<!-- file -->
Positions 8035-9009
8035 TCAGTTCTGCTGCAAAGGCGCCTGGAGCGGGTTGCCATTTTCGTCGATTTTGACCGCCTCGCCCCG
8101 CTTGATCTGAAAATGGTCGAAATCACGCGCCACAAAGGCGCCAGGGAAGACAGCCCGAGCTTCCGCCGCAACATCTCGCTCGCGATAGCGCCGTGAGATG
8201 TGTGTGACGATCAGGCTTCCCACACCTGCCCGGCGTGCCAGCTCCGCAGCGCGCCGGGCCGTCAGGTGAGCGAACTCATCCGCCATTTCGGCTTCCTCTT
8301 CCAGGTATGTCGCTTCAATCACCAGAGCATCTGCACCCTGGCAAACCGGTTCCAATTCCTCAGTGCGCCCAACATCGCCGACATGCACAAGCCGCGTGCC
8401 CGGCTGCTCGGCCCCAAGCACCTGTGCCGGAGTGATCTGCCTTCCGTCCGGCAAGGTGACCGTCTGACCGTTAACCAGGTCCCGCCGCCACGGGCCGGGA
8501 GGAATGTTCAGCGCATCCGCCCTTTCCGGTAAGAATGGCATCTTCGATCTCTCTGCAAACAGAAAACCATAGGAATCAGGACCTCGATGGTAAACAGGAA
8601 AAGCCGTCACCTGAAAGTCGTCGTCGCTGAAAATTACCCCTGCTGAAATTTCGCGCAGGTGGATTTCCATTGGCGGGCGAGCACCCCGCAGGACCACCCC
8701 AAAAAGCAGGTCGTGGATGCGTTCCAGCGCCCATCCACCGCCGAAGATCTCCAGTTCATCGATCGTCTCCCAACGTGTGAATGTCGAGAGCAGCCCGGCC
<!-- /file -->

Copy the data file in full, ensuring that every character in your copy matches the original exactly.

Positions 8035-9009
8035 TCAGTTCTGCTGCAAAGGCGCCTGGAGCGGGTTGCCATTTTCGTCGATTTTGACCGCCTCGCCCCG
8101 CTTGATCTGAAAATGGTCGAAATCACGCGCCACAAAGGCGCCAGGGAAGACAGCCCGAGCTTCCGCCGCAACATCTCGCTCGCGATAGCGCCGTGAGATG
8201 TGTGTGACGATCAGGCTTCCCACACCTGCCCGGCGTGCCAGCTCCGCAGCGCGCCGGGCCGTCAGGTGAGCGAACTCATCCGCCATTTCGGCTTCCTCTT
8301 CCAGGTATGTCGCTTCAATCACCAGAGCATCTGCACCCTGGCAAACCGGTTCCAATTCCTCAGTGCGCCCAACATCGCCGACATGCACAAGCCGCGTGCC
8401 CGGCTGCTCGGCCCCAAGCACCTGTGCCGGAGTGATCTGCCTTCCGTCCGGCAAGGTGACCGTCTGACCGTTAACCAGGTCCCGCCGCCACGGGCCGGGA
8501 GGAATGTTCAGCGCATCCGCCCTTTCCGGTAAGAATGGCATCTTCGATCTCTCTGCAAACAGAAAACCATAGGAATCAGGACCTCGATGGTAAACAGGAA
8601 AAGCCGTCACCTGAAAGTCGTCGTCGCTGAAAATTACCCCTGCTGAAATTTCGCGCAGGTGGATTTCCATTGGCGGGCGAGCACCCCGCAGGACCACCCC
8701 AAAAAGCAGGTCGTGGATGCGTTCCAGCGCCCATCCACCGCCGAAGATCTCCAGTTCATCGATCGTCTCCCAACGTGTGAATGTCGAGAGCAGCCCGGCC